Managers act in a way which maximises their formal happiness (from von Mises) and change occurs following the creation of cognitive dissonance (Festinger) which leads to “unfreezing” (Lewin). Stakeholders can effect change by creating cognitive dissonance. With specific reference to Anglo‐American limited liability and publicly traded corporations, such cognitive dissonance and unfreezing normally involves a perceived threat to profitability.
Research and theorising in corporate social disclosure patterns should take as given: that the managers of Anglo‐American limited liability and publicly traded corporations continue to be strongly encouraged, via both legal and remunerative means, to maximize shareholder wealth; and that this state of affairs significantly influences the information which management choose to disclose. Future research might instead examine and consider means of creating sources of dissonance significant enough to result in managerial concern for change within the constraints imposed on managers of Anglo‐American corporations. Such research might be conducted by engaging with organisations and their stakeholders.
The findings have implications for the manner in which corporate stakeholders act and interrelate with others in order to effect change towards more complete and credible sustainability reports which demonstrate accountability for material impacts to key stakeholder groups.
The paper focuses on how change in corporate behaviour might be brought about given the personal motivations and institutional constraints imposed on the behaviour of corporate actors.
This paper examines the applicable scope of United States employment discrimination law to “American” employers of U.S. citizens abroad. Through an analysis of the…
This paper examines the applicable scope of United States employment discrimination law to “American” employers of U.S. citizens abroad. Through an analysis of the extraterritorial dimension of American anti‐bias, it is demonstrated that over time, it has become accepted that the full‐range of U.S. anti‐bias law applies transnationally. However, just who is considered an “American” firm is an open‐ended question under the Mas Marques test codified in the Civil Rights Act of 1991. The implications of this ambiguity could well lead to potential legal conflicts in the area of employment discrimination for a multitude of firms worldwide who may not consider themselves presently to be bound by United States employment law.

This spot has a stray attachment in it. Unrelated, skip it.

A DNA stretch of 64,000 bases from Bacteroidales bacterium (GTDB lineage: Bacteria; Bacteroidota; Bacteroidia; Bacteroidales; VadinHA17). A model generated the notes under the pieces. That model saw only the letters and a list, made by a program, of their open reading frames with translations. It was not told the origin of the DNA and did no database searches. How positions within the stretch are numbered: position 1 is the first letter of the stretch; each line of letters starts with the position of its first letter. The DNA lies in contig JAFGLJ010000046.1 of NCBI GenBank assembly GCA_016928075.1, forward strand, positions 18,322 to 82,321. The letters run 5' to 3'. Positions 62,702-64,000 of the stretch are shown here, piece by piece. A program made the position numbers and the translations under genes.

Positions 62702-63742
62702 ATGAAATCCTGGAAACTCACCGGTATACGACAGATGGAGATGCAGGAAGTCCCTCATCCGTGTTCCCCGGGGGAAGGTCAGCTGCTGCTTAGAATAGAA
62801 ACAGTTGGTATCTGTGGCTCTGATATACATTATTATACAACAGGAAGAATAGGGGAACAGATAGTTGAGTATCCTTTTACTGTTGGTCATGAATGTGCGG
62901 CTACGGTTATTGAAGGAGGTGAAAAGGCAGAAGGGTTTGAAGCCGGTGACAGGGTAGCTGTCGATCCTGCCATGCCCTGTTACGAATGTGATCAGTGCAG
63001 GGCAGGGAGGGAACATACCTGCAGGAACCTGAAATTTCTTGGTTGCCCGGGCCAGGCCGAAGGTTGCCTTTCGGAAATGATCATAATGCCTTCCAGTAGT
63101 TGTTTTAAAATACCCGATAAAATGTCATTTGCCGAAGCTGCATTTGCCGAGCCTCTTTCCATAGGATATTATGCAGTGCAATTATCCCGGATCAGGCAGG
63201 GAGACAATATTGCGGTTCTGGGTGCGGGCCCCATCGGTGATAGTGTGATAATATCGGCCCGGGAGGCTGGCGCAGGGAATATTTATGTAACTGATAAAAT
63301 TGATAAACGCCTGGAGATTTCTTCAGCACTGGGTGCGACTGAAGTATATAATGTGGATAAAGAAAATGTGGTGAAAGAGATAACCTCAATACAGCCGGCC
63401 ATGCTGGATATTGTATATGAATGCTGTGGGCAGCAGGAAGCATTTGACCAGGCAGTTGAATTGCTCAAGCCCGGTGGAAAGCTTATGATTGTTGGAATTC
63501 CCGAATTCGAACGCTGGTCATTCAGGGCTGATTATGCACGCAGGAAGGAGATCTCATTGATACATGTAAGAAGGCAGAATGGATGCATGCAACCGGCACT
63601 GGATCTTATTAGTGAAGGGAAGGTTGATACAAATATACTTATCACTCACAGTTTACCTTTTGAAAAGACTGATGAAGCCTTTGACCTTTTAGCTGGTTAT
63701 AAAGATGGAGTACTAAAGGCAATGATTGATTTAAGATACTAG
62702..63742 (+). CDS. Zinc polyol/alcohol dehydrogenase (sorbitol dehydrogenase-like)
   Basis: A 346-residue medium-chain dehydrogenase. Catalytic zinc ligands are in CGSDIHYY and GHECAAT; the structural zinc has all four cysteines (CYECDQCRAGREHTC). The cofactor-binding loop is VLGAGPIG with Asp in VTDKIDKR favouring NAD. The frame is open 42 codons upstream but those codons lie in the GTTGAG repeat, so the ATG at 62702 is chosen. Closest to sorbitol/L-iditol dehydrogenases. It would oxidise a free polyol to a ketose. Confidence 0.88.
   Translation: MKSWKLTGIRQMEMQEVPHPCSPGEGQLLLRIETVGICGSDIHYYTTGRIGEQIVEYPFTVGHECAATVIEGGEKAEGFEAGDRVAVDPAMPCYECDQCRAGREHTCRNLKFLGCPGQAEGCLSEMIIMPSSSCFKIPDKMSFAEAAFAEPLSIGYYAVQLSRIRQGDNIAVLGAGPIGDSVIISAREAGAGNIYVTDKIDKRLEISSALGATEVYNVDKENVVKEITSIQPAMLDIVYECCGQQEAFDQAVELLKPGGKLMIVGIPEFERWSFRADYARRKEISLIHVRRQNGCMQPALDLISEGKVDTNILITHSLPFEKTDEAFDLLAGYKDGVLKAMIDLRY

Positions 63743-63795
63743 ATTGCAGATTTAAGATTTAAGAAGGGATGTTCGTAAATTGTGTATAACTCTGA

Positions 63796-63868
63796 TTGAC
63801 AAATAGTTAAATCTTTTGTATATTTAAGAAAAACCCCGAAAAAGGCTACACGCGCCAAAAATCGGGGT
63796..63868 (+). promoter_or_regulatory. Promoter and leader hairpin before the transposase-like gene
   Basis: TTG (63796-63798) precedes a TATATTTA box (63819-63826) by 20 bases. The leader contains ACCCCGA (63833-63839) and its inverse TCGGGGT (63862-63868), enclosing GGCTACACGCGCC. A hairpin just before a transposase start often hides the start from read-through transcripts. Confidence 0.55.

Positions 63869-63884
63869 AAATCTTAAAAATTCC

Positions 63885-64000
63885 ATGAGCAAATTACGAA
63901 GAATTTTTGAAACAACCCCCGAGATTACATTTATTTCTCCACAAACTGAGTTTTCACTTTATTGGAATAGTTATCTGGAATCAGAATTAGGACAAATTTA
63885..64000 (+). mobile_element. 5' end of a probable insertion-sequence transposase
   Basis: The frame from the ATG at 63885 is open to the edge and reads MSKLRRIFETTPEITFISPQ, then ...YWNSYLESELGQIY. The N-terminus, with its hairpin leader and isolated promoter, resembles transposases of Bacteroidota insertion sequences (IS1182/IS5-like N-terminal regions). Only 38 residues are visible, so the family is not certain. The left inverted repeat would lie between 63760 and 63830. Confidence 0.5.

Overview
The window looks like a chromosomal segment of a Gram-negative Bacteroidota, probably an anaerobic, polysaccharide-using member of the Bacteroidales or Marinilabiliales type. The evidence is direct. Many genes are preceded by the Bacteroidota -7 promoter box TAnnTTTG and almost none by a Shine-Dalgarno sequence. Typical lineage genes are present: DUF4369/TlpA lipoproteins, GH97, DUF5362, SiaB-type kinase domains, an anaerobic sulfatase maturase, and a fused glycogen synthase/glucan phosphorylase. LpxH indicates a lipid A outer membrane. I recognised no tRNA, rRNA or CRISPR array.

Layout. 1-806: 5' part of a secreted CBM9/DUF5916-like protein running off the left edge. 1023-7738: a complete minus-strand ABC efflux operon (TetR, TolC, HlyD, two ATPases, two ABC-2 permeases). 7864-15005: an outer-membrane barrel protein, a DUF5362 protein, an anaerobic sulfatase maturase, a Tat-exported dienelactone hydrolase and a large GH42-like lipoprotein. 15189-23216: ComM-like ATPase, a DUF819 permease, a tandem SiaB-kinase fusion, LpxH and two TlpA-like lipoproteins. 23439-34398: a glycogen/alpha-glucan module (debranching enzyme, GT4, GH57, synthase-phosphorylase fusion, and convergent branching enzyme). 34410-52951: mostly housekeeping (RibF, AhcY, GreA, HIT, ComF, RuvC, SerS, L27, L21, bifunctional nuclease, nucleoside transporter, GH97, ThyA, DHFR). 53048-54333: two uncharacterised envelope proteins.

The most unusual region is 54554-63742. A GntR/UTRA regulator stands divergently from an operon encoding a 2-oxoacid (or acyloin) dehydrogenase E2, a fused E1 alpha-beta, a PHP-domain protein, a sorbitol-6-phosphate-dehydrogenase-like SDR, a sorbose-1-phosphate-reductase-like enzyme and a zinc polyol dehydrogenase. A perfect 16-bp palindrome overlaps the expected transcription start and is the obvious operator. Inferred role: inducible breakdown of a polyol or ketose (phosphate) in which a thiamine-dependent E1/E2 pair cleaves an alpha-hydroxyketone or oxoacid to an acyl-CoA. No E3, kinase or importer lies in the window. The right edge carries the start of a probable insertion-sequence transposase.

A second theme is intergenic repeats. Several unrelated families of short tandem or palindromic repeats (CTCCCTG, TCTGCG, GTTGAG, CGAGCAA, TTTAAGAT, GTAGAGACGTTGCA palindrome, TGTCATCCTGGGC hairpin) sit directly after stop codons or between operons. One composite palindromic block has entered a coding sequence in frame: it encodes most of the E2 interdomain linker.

This paper analyzes and explains the dynamics of corporate evolution in the context of anthropologist conception of culture. The multinational corporate characterizing the…
This paper analyzes and explains the dynamics of corporate evolution in the context of anthropologist conception of culture. The multinational corporate characterizing the Galbraithian world, as The New Industrial State, dominates the current economic landscape. The conception of corporate culture and its dynamics lays bare the locus of corporate power which resides in the control of corporate technology. Granting this dynamic, the question then arises concerning the agency which controls the application and use of this cumulated corporate power. Corporate power and policy in the USA are currently directed by a social institution in the form of profits without social responsibility. This policy is manifest in a “low road” of cost reduction. Such a policy direction exacerbates rather than ameliorates the current economic malaise now characterizing the US economy.
This interorganizational discussion covers Astley and van de Ven's (1983) Organizational Analysis Matrix and key information to understand a broader, macro discussion…
This interorganizational discussion covers Astley and van de Ven's (1983) Organizational Analysis Matrix and key information to understand a broader, macro discussion including the purpose of organizations in society as well as overview the interorganizational relationships between the for-profit sector (i.e., businesses and corporations) and the specific sector of higher education. A consideration of motives, return on investment expectations, and interorganizational behavior is explored. This chapter highlights the complex nature of higher education and the for-profit realm, including inconsistent third-party support and intermingling from the government. Highlights from Sethi's (1975) seminal article serves as the basis for measurement and future expectations in a three-state schema for classifying corporate behavior.